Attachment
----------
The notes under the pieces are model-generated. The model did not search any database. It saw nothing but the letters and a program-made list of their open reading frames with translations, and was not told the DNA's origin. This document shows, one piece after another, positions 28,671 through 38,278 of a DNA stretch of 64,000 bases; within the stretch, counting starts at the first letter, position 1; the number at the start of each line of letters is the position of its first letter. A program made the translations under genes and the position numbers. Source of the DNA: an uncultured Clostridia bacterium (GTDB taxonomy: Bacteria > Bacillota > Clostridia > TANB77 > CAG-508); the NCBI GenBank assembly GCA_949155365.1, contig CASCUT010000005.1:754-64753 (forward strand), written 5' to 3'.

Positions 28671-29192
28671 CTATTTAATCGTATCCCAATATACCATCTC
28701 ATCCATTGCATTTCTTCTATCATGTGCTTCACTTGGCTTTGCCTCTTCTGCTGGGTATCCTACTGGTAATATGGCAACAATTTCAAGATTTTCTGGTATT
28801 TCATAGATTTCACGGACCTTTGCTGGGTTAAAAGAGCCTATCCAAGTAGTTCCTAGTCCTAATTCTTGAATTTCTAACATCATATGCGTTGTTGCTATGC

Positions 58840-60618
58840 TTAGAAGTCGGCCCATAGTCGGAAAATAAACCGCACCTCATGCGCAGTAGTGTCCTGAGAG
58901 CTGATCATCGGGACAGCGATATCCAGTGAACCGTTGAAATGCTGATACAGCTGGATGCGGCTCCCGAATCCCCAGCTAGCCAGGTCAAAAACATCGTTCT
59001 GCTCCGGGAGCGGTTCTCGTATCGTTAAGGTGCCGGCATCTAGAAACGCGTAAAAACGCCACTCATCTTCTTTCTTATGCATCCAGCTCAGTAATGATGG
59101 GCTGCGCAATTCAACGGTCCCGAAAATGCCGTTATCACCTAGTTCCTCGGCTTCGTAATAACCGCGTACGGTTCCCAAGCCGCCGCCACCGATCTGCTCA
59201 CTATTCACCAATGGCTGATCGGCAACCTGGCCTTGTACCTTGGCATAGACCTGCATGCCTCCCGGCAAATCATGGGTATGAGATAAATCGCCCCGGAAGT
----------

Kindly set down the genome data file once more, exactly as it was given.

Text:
The notes under the pieces are model-generated. The model did not search any database. It saw nothing but the letters and a program-made list of their open reading frames with translations, and was not told the DNA's origin. This document shows, one piece after another, positions 28,671 through 38,278 of a DNA stretch of 64,000 bases; within the stretch, counting starts at the first letter, position 1; the number at the start of each line of letters is the position of its first letter. A program made the translations under genes and the position numbers. Source of the DNA: an uncultured Clostridia bacterium (GTDB taxonomy: Bacteria > Bacillota > Clostridia > TANB77 > CAG-508); the NCBI GenBank assembly GCA_949155365.1, contig CASCUT010000005.1:754-64753 (forward strand), written 5' to 3'.

Positions 28671-29192
28671 CTATTTAATCGTATCCCAATATACCATCTC
28701 ATCCATTGCATTTCTTCTATCATGTGCTTCACTTGGCTTTGCCTCTTCTGCTGGGTATCCTACTGGTAATATGGCAACAATTTCAAGATTTTCTGGTATT
28801 TCATAGATTTCACGGACCTTTGCTGGGTTAAAAGAGCCTATCCAAGTAGTTCCTAGTCCTAATTCTTGAATTTCTAACATCATATGCGTTGTTGCTATGC

Positions 58840-60618
58840 TTAGAAGTCGGCCCATAGTCGGAAAATAAACCGCACCTCATGCGCAGTAGTGTCCTGAGAG
58901 CTGATCATCGGGACAGCGATATCCAGTGAACCGTTGAAATGCTGATACAGCTGGATGCGGCTCCCGAATCCCCAGCTAGCCAGGTCAAAAACATCGTTCT
59001 GCTCCGGGAGCGGTTCTCGTATCGTTAAGGTGCCGGCATCTAGAAACGCGTAAAAACGCCACTCATCTTCTTTCTTATGCATCCAGCTCAGTAATGATGG
59101 GCTGCGCAATTCAACGGTCCCGAAAATGCCGTTATCACCTAGTTCCTCGGCTTCGTAATAACCGCGTACGGTTCCCAAGCCGCCGCCACCGATCTGCTCA
59201 CTATTCACCAATGGCTGATCGGCAACCTGGCCTTGTACCTTGGCATAGACCTGCATGCCTCCCGGCAAATCATGGGTATGAGATAAATCGCCCCGGAAGT